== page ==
Early Postpartum Parental Preoccupation and Positive Parenting Thoughts: Relationship with Parent-Infant Interaction

Pilyoung Kim, Linda Mayes, Ruth Feldman, James F. Leckman, James E. Swain

Research output: Contribution to journalArticlepeer-review

65 Scopus citations

Abstract

Parenting behaviors and parent-infant emotional bonding during the early postpartum months play a critical role in infant development. However, the nature and progression of parental thoughts and their relationship with interactive behaviors have received less research. The current study investigated the trajectory of parental thoughts and behaviors among primiparous mothers (n = 18) and fathers (n = 15) and multiparous mothers (n = 13) and fathers (n = 13), which were measured at the first and third postpartum month. At the third postpartum month, the relationship between parental thoughts and parental interactive behaviors also was tested. Mothers and fathers showed high levels of preoccupations and caregiving thoughts during the first postpartum month that significantly declined by the third postpartum month. In contrast, positive thoughts about parenting and the infant increased over the same time interval. Mothers presented higher levels of preoccupations and positive thoughts than did fathers, and first-time parents reported more intense preoccupations than did experienced parents. Although maternal sensitivity was inversely related to maternal anxious thoughts, paternal sensitivity was predicted by higher levels of anxious as well as caregiving and positive thoughts.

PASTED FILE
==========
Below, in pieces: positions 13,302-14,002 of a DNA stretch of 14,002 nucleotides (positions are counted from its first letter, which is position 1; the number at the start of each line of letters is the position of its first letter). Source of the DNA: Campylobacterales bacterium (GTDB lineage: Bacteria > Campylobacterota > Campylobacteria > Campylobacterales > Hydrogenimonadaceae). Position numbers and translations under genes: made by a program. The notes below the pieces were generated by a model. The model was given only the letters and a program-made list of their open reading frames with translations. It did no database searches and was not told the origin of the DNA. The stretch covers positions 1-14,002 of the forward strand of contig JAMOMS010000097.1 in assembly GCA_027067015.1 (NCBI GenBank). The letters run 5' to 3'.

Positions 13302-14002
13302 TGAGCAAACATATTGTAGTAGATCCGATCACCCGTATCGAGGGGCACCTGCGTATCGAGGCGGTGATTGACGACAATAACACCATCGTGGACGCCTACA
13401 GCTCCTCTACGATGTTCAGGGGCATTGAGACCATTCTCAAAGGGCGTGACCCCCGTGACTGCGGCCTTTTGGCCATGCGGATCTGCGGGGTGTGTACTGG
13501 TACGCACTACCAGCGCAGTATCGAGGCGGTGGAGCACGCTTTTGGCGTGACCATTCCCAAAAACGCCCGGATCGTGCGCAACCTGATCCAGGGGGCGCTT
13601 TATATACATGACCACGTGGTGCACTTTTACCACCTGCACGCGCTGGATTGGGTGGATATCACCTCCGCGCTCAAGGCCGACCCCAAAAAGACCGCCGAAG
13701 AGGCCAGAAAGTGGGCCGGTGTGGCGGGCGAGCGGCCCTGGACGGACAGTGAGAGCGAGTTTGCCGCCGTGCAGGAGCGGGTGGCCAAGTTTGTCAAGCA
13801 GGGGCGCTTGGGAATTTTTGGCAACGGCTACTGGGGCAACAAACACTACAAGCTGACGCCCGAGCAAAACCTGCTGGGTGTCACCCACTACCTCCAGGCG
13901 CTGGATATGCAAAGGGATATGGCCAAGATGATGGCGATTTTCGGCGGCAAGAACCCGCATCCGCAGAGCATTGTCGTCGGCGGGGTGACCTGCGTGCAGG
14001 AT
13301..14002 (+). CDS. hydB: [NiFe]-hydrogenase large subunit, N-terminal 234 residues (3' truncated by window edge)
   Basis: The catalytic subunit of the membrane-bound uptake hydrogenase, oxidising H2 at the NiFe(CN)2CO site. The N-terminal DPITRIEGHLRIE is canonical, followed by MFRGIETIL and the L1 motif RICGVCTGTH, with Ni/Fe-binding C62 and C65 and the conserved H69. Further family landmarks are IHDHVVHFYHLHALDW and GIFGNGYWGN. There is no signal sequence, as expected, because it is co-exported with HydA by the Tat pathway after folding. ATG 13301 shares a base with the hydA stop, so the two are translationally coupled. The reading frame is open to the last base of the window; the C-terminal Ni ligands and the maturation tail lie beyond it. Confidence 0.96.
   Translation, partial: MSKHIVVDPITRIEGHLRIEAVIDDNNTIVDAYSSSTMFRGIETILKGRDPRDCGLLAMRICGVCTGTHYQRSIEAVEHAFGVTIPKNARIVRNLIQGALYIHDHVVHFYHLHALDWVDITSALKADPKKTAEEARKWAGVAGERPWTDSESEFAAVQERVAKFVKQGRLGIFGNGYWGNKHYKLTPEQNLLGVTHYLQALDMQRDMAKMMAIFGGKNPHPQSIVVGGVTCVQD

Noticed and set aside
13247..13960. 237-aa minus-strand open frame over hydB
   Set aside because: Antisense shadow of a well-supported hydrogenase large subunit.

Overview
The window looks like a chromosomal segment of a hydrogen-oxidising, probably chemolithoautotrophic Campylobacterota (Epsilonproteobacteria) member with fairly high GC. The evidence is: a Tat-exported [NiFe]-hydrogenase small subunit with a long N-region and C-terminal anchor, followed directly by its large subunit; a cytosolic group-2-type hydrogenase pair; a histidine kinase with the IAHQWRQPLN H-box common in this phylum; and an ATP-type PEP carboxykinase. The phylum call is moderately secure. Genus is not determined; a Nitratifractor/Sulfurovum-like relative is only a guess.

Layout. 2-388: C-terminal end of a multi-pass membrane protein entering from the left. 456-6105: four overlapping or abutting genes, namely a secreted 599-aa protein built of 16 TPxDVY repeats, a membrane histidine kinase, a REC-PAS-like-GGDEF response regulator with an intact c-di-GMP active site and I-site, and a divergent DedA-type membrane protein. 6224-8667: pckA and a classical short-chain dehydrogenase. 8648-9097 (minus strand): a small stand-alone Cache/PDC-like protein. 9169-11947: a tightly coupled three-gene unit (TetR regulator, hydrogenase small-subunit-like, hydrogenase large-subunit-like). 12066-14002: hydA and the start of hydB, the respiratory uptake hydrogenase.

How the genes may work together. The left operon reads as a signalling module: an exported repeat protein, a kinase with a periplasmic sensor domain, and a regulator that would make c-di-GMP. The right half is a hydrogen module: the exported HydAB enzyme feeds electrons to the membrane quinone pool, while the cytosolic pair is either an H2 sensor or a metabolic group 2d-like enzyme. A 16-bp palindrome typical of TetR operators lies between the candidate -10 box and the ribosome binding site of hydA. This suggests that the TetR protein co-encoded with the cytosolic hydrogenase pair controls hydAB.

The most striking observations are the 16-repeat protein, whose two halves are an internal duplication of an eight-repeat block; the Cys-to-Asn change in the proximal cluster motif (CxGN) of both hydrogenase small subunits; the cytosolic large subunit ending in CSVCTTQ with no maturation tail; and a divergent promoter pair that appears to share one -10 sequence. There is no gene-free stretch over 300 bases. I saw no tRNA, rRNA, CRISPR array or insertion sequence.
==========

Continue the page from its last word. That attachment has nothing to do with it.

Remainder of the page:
Original languageEnglish
Pages (from-to)104-116
Number of pages13
JournalInfant Mental Health Journal
Volume34
Issue number2
DOIs
StatePublished - Mar 2013

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